She decided that a green lizard doing pushups with his little red sailboard coming out of his throat was one thing, but if she read about it anymore, saw any more stylized drawings of “distensible throat flaps” on vectors heading for each other like units in a war game, she was going to be in trouble. This was a petty, flighty kind of fed-upness to reach, and not carefully thought out, she knew, but she did not care. If you looked carefully at bee No. W-128, which was vibrating at such and such a frequency, wagging its butt at 42 degrees on the compass … God. Of all her pre-winnowing interests, this arcane science was her favorite, yet, oddly enough, it was the first to go. It had looked insupportable in a way that, say, Time magazine had not. Yet over the years she had decided, once Time etc. had also been abandoned, that the lizards and bees and flow mechanics were supportable in the extreme by comparison — as were the weirdly eclectic opera records more justified than the morning classical-music shows on public radio — but once she had opted for winnowing there was no pulling back. “I’m going beyond Walden,” she told herself, and soon thereafter began eyeing the cluttered swamp, which was not simple enough.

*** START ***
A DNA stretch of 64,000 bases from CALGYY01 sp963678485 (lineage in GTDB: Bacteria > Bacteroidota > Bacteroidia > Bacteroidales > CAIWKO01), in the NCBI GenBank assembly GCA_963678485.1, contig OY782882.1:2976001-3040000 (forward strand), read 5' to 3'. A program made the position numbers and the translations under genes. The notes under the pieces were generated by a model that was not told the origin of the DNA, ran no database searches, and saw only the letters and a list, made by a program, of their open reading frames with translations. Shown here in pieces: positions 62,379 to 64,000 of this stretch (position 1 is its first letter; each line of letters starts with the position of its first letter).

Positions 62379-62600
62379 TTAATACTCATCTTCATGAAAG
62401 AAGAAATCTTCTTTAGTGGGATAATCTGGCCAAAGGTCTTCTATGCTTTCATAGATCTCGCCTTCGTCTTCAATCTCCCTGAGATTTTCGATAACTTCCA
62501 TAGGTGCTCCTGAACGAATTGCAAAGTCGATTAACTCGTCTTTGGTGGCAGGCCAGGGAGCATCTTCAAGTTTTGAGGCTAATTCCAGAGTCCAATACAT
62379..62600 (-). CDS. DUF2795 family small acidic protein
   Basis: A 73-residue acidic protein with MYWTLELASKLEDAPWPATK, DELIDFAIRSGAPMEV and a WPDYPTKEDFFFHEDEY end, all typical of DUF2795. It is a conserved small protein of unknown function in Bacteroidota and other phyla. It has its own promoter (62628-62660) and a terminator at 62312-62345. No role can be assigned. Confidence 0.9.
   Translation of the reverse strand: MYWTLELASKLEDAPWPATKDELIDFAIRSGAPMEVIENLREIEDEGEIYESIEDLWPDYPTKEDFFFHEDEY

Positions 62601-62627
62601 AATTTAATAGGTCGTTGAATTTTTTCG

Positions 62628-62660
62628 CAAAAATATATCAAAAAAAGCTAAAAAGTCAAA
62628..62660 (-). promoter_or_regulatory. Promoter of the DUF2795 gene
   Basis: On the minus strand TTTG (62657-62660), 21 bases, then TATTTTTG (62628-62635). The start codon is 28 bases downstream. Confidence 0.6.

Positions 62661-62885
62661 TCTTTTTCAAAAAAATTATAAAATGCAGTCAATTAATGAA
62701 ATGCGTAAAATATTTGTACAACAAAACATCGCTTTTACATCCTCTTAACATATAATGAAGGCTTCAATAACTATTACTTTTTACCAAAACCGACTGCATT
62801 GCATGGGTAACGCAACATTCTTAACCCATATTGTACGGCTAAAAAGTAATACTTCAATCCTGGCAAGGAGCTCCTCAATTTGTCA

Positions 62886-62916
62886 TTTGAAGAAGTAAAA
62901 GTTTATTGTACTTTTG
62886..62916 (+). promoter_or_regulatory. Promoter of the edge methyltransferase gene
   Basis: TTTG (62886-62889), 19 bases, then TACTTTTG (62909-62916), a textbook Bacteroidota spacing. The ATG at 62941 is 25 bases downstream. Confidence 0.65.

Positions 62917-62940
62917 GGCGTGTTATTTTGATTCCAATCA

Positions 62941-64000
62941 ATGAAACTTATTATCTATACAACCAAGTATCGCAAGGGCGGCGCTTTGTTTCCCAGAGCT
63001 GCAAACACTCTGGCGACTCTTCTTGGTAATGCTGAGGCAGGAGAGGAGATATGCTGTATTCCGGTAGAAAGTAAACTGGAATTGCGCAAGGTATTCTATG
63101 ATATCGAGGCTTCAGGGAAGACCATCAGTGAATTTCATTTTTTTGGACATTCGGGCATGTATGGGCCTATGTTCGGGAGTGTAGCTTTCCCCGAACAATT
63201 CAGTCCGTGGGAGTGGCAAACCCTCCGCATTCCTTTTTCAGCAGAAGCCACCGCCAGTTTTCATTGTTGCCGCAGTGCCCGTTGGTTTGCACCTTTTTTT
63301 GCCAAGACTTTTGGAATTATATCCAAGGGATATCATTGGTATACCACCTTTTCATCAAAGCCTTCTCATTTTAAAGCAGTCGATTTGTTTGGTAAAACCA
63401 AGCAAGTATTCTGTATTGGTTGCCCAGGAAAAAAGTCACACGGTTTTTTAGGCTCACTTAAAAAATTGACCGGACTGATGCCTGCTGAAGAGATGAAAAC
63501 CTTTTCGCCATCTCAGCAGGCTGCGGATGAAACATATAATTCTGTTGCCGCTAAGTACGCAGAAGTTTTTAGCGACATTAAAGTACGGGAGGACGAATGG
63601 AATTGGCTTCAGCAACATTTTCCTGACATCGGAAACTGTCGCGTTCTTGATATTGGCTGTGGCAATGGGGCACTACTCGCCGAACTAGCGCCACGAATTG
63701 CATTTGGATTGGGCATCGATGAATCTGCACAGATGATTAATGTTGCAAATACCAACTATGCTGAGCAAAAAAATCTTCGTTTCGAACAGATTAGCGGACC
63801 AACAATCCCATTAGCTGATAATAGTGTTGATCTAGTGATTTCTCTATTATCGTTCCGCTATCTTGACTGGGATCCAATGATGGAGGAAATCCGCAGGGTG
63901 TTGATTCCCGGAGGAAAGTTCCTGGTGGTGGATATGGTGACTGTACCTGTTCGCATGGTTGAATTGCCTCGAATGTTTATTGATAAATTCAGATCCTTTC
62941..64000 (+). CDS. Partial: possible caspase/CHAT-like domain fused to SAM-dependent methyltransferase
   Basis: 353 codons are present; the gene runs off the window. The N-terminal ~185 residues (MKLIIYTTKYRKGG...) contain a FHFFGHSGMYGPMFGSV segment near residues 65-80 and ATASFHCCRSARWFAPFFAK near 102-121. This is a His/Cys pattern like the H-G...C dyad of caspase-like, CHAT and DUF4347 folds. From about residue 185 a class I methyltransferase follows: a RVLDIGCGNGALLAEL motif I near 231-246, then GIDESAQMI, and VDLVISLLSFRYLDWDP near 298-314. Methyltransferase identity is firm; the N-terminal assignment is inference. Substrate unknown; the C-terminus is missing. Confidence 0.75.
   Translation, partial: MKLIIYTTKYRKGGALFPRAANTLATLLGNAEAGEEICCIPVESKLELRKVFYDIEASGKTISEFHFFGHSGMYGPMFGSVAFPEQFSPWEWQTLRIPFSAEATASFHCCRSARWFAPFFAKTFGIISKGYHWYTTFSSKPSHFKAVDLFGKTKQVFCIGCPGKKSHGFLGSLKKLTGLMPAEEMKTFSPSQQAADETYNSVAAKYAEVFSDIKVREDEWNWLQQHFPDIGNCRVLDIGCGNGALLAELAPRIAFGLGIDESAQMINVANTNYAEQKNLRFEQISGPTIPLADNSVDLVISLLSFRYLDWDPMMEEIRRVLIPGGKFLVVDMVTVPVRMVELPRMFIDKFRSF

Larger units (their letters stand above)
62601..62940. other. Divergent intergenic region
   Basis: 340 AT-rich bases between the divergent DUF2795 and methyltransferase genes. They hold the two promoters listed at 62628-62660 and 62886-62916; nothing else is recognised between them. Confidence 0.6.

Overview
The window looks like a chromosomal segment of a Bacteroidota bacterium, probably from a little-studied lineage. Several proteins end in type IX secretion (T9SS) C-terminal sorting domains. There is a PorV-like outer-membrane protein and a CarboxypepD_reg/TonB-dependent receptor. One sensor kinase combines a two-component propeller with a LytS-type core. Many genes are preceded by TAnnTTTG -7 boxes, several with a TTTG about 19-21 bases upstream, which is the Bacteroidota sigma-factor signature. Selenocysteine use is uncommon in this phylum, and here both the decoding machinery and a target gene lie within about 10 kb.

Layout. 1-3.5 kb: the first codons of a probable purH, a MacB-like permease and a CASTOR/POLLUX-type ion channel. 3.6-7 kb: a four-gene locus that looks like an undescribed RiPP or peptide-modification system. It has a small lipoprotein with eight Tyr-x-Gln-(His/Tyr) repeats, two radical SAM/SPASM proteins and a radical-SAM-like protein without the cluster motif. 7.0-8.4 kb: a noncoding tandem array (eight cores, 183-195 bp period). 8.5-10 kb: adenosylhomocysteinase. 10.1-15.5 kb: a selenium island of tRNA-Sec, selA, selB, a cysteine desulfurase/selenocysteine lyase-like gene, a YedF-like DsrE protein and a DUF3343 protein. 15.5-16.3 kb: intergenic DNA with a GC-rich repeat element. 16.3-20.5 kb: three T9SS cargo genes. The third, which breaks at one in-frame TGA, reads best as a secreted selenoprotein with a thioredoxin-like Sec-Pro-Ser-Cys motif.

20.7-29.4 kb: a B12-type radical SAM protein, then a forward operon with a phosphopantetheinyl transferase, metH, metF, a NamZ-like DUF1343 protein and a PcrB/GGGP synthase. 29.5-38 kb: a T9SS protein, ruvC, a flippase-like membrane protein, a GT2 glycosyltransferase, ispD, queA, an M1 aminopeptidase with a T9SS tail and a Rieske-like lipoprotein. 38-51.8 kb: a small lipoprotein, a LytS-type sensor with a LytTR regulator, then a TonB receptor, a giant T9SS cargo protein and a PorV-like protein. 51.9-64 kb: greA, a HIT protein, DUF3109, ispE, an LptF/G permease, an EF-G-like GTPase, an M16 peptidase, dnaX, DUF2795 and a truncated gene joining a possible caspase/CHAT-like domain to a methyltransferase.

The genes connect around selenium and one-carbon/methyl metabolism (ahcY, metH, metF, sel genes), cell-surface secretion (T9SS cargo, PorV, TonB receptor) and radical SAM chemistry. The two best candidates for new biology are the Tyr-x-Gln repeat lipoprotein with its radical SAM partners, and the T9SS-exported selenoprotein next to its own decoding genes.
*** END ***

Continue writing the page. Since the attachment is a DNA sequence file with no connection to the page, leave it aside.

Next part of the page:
So she winnowed on pain of having her head examined. If it were to be, she wanted them to find nothing in it. She knew enough about the process. Her mother had had her head examined, many times. Mrs. Schuping did not like her mother, so that was all she needed to know about having her head examined. Not for her.